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The following software may be freely downloaded and used for non-commercial purposes. The author provides no kind of guarantee. The usage is at the users own risk. The software was written in Visual Basic 6, Visual Basic for Applications, or Visual Basic .NET and requires Microsoft Windows and the .NET framework to run.

If this software contributes to your scientific work, please cite: Zeder, M. 2005-2010, Software for Biology, internet address: http://www.technobiology.ch or the associated publication.

If you have any questions or comments, please send an icon save file email!

microscopy, image processing and cell counting

Automated sample localization for high-throughput microscopy

High-throughput screening platforms based on epifluorescence microscopy are powerful tools in a variety of scientific fields. If the preparations to be screened are not arranged in a regular geometrical manner in microscopic slides, it is necessary to explicitly define the locations prior to imaging. For this purpose, a software tool was developed (link to publication will be given soon). The tool is based on the acquisition of whole-slide overview images and it automatically detects samples, if they are present as dark areas of a certain size on the microscopic slides. It was specifically developed for the analysis of microbial cells concentrated on membrane filters. However, it is also possible to manually define areas of interest.

The VBA macro for Zeiss AxioVision 'Overview Image Acquisition' (adjustments according to the users microscope configuration are required) is provided under Public General License. The VB.Net program 'Sample Localization' is provided as freeware and maybe used for any noncommercial purpose.
icon save file  Download SamLoc (SAMLOC.ZIP; 420 kB)

A new version of the VB.Net program 'Sample Localization' is available. Version 1.4 features the import of name lists from an excel sheet. It also allows to deploy grid-like positions with fixed intervals
icon save file  Download SamLoc 1.4 (SAMLOC-1.4.ZIP; 443 kB)

Quantification of unbranched filamentous cyanobacteria

Automated quantification and sizing of single cells by microscopy and image analysis is a routinely applied technique to determine microbial biomass. By contrast, the fully automated quantification and length measurement of filamentous organisms is considerably more difficult to achieve. However, there is a strong demand for such approaches both in microbial ecology and in drinking water quality control. For the purpose to quantify and size individual filaments, a computer program was developed using a model-based object-oriented approach. It is able to batch process fluorescent microscopic images of filamentous cyanobacteria and to count and size individual filaments as well as determining the total filament length. Special emphasis was put on the problem to properly handle crossing filaments on microscopic images. The program is freely available and might be useful to study filamentous cyanobacteria in environmental systems or in drinking water monitoring. The method is described in detail in: 'Zeder M, Van den Wyngaert S, Köster O, Felder KM, Pernthaler J. Automated quantification and sizing of unbranched filamentous cyanobacteria by model based object oriented image analysis. Appl Environ Microbiol. 2010 Jan 4. [Epub ahead of print]'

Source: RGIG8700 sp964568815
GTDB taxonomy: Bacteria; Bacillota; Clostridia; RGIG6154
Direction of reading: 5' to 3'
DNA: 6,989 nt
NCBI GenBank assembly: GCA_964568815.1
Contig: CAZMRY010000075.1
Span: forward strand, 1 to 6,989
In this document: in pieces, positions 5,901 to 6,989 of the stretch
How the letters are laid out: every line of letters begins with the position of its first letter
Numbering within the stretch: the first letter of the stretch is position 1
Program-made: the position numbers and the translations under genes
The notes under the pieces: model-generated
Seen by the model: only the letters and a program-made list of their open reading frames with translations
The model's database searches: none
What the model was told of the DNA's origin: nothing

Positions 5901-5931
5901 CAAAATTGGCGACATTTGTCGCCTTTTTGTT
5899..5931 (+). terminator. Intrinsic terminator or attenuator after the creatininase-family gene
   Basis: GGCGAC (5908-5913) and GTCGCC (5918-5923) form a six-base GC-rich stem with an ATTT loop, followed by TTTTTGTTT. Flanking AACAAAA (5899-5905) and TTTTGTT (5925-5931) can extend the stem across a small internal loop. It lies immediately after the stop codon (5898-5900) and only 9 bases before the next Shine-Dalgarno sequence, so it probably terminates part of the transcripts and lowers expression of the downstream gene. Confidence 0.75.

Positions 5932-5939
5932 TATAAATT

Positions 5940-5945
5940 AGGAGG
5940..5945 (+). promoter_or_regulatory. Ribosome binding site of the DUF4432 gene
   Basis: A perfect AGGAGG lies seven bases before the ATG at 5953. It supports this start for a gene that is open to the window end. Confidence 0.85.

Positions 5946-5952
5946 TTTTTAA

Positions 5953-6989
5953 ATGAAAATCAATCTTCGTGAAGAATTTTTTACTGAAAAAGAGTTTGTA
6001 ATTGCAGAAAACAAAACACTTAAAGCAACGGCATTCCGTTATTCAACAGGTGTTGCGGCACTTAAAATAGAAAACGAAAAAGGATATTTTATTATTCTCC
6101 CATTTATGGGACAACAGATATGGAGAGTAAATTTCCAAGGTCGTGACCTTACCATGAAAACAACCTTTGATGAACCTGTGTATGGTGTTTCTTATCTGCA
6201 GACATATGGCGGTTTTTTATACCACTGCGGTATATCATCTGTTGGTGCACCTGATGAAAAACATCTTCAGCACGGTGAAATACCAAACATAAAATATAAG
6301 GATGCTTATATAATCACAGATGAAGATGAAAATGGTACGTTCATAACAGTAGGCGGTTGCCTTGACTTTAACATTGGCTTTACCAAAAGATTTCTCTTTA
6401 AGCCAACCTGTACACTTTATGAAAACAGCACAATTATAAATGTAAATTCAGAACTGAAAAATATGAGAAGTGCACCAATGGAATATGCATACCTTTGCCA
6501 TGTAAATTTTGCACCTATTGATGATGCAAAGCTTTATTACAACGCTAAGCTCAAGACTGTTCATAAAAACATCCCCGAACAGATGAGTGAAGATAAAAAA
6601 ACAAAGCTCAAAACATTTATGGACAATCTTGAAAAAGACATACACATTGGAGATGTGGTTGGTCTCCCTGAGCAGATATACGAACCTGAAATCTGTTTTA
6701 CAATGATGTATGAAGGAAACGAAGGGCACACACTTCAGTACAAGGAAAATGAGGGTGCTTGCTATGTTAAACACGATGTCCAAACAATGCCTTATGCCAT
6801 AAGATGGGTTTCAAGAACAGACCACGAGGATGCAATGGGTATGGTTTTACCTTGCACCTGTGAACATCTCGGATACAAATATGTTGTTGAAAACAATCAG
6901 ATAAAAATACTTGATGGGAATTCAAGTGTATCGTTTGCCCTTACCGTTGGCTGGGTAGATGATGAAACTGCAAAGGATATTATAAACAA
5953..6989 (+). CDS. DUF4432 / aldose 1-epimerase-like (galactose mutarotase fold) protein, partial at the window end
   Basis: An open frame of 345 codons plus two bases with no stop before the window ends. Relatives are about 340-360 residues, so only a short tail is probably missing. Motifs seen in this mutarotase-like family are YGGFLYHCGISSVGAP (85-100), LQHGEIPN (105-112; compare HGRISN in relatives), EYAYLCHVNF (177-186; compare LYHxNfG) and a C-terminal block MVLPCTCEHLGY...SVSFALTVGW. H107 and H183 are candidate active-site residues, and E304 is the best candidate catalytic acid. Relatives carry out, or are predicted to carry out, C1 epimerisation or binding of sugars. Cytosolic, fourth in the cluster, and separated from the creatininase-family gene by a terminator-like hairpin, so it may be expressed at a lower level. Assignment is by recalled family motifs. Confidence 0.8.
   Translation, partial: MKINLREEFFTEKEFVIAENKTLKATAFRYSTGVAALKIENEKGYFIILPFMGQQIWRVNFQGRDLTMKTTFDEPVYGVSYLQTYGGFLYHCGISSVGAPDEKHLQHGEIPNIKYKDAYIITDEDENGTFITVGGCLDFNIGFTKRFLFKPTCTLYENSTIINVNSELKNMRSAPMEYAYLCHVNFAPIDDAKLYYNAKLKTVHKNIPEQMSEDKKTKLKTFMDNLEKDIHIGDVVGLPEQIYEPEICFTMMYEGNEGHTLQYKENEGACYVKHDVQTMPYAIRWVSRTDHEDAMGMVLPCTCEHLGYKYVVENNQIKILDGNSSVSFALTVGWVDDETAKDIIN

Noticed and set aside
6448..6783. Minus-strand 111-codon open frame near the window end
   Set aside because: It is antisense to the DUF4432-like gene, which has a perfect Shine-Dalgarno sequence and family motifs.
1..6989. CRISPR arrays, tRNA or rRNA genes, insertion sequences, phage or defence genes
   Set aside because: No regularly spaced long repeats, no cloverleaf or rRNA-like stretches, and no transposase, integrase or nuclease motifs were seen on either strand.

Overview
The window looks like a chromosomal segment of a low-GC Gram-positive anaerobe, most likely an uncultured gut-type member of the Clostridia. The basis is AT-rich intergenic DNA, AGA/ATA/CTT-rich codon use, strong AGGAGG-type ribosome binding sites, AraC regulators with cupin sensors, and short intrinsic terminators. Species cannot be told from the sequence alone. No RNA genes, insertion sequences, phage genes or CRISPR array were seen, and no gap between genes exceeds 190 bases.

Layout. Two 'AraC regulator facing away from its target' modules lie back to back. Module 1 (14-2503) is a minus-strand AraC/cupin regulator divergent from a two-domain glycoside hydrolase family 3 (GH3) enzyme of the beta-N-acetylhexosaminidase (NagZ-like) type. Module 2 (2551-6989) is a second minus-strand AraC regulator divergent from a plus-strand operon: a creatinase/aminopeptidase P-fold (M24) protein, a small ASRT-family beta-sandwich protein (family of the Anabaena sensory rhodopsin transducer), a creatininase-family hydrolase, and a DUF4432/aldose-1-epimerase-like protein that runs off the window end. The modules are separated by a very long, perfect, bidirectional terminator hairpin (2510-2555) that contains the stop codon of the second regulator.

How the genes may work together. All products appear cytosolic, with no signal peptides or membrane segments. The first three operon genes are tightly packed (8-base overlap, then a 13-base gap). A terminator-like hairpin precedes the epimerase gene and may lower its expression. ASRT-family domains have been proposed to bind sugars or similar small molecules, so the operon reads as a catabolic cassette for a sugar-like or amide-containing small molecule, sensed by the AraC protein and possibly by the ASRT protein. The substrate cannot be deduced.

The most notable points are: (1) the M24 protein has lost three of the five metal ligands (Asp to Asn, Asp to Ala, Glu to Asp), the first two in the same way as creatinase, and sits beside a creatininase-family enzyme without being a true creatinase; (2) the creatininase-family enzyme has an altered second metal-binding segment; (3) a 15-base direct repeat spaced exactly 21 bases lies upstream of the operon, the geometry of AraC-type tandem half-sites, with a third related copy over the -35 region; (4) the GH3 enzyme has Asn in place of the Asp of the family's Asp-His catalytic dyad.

The program and is available under General Public License.

icon save file  Filament quantification program: PlanktothriQuant2010 (PlanktothriQuant2010.zip; 245 kB)

icon save file  The demoset of seven microscopic images of Planktothrix rubescens that was used for validation (PlanktothrixDemoSet.zip; 16 MB)

icon save file  Monte Carlo Simulation program described in the publication to estimate number of crossing and entirely inside a field of view filaments. (PLMonteCarloSim.zip; 230 kB)

Autofocusing for high-throughput fluorescence microscopy

Autofocusing is an essential component in automated high-throughput microscopy systems. I developed an autofocus routine for a commercially available microscope (AxioImager, Carl Zeiss, Germany) within the VBA programming environment in AxioVision (Carl Zeiss, Germany). It combines various concepts and strategies that together substantially enhance the performance of autonomous image acquisition. These are (i) nested focusing in brightfield and fluorescence illumination, (ii) autofocusing by continuous life-image acquisition during movement in z-direction rather than at distinct z-positions, (iii) assessment of the quality and topology of a field of view (FOV) by multi-spot focus measurements and (iv) acquisition of z-stacks and application of an extended depth of field algorithm to compensate for FOV unevenness. The method is described in detail in: 'Zeder M, Pernthaler J. Multi-spot live-image autofocusing for high-throughput microscopy of fluorescently stained bacteria. Cytom Part A. 2009 Sep;75(9):781-8'.